By Alice Klein
Australia’s Great Barrier Reef has experienced its third mass bleaching event in five years. For the first time, all three sections of the reef have been severely affected.
The damage occurred in February when the reef was exposed to the hottest month of water temperatures on record.
Aerial surveys conducted by Terry Hughes at James Cook University in Australia and his colleagues during the last two weeks of March revealed that 25 per cent of the reef had been severely bleached and 35 per cent moderately bleached. The northern, central, and southern sections of the reef were all hit.
Severe bleaching also struck in 1998, 2002, 2016 and 2017, but was confined to one or two sections. This is the first time that all three sections have simultaneously experienced severe bleaching, says Hughes. “It’s heartbreaking.”
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Some of the damaged corals will survive, including more heat-resistant species and those that have only been lightly bleached. But many others were probably “literally cooked” at the peak of the country’s heatwave in early 2020.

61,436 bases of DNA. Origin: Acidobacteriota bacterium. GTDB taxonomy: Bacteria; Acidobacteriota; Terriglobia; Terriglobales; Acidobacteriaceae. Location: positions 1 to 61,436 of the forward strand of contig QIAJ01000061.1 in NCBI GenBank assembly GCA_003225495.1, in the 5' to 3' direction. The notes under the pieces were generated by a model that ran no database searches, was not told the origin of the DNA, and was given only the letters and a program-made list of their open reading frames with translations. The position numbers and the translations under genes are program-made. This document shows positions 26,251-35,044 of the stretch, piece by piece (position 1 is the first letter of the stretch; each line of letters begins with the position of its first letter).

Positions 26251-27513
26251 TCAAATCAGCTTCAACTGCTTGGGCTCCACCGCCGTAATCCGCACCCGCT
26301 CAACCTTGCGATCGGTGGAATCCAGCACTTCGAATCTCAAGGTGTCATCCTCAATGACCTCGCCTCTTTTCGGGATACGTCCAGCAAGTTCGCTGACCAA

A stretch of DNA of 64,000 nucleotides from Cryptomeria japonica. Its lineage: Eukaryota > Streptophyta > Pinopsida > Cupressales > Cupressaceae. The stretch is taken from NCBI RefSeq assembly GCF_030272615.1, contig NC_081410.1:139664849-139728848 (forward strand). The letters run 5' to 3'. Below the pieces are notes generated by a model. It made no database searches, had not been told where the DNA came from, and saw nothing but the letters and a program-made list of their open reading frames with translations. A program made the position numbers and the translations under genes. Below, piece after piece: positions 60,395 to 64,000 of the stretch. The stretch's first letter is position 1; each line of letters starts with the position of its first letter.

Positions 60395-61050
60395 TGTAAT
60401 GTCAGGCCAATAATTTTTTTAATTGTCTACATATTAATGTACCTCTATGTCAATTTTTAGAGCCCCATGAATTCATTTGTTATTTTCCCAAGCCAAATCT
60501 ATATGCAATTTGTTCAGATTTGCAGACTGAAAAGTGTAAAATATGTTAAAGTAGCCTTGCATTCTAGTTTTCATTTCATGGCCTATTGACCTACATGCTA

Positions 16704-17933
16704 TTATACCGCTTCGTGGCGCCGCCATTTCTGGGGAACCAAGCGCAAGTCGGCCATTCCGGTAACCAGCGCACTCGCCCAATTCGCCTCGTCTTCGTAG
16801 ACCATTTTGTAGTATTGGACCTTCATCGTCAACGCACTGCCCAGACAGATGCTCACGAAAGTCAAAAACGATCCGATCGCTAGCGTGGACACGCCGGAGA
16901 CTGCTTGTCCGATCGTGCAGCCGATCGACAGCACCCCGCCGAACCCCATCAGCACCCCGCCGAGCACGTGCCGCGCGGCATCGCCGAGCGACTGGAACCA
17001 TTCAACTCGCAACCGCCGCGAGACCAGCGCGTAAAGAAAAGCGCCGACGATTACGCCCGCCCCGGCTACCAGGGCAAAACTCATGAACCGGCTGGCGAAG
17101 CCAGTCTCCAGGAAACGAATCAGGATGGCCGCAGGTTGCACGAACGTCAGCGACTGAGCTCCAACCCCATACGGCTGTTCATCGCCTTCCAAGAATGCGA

Others will die more slowly from stress over the next few months, says Hughes. His team will conduct underwater surveys in October and November to assess the death toll.
Hughes has particularly grave fears for the southern reef, which has mostly been spared in previous bleaching events and hasn’t developed the same heat resistance as the northern and central parts.
After the combined 2016 and 2017 bleaching events, about half the coral on the Great Barrier Reef died. It normally takes a decade for even the fastest-growing corals to recover, meaning the latest damage will cripple the reef’s ability to bounce back, says Hughes. “Having three events in five years is very bad news,” he says.
The high frequency of mass bleaching in recent years has been driven by human-induced climate change, which is steadily raising global ocean temperatures. The only way to tackle the problem is to urgently reduce greenhouse gas emissions, says Hughes.
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